The Newlyn School of artists flourished at the beginning of the 20th Century and the film focuses on the wild and bohemian Lamorna Group, which included Alfred Munnings and Laura and Harold Knight. The incendiary anti-Modernist Munnings, now regarded as one of Britain's most sought-after artists, is at the centre of the complex love triangle, involving aspiring artist Florence Carter-Wood and Gilbert Evans, the land agent in charge of the Lamorna Valley estate. True - and deeply moving - the story is played out against the timeless beauty of the Cornish coast, in the approaching shadow of The Great War. Written by
This was billed as a period romance, but in reality all it really is is a bunch of people roaming about the British seaside in 1913 with some art and poetry thrown in. The story is so weak and predictable and the characters are so bland even the most ardent Romance lover will end up disappointed. As far as the acting goes, Dominic Cooper is just horrible, and Dan Stevens is duller than cardboard, Emily Browning however, is thankfully somewhat better. I know the story here is based on real life events, and so calling it "weak" might not sound very just, but I feel that it is, for even if they were dealing with common themes and stories they could have at least tried to make them more interesting or even engaging, but sadly they don't. The only good part about it is that you get really beautiful views of the English seaside, so, in short, watch this is you really really really want to spend some time on the English seaside.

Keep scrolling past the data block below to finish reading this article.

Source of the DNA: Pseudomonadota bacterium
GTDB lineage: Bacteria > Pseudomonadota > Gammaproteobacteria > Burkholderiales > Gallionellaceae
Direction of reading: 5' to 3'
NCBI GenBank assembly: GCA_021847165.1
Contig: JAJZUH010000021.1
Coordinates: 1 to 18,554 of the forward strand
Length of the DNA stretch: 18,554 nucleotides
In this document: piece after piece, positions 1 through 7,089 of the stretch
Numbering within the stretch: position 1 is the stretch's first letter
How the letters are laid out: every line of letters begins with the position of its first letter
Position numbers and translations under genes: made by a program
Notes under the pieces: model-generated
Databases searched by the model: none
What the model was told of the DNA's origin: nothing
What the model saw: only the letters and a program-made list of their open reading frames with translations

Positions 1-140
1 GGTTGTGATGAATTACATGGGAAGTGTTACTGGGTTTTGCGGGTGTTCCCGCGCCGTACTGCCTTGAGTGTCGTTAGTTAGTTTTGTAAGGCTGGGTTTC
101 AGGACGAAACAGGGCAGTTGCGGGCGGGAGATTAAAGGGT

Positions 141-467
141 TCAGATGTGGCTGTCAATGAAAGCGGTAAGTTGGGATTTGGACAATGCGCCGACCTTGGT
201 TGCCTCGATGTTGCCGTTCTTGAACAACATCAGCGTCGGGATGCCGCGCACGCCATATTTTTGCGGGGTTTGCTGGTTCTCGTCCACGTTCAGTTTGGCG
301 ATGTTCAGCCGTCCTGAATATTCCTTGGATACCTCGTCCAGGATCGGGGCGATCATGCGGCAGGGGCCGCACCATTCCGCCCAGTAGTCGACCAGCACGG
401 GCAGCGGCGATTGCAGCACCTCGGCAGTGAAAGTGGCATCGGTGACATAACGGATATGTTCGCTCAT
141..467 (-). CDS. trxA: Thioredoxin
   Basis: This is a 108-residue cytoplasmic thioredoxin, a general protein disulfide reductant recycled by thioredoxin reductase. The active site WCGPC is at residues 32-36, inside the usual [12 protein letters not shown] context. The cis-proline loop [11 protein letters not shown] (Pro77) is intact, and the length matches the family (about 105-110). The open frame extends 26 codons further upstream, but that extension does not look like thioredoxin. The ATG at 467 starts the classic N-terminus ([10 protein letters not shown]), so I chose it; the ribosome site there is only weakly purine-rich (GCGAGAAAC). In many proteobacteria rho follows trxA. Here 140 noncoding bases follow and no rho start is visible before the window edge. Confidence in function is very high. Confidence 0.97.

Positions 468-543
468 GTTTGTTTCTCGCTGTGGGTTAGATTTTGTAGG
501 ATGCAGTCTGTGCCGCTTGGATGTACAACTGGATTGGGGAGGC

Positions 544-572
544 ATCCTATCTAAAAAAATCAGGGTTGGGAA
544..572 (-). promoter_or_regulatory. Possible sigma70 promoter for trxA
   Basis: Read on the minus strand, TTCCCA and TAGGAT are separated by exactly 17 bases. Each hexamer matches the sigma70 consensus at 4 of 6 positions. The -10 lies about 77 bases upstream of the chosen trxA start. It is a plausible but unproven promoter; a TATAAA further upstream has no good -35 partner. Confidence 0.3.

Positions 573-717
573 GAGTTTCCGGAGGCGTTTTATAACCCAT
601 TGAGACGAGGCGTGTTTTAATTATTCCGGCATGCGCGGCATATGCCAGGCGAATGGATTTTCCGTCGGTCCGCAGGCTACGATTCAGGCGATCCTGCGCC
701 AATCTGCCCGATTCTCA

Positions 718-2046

12 of 18 people found this review helpful.
Was this review helpful to you?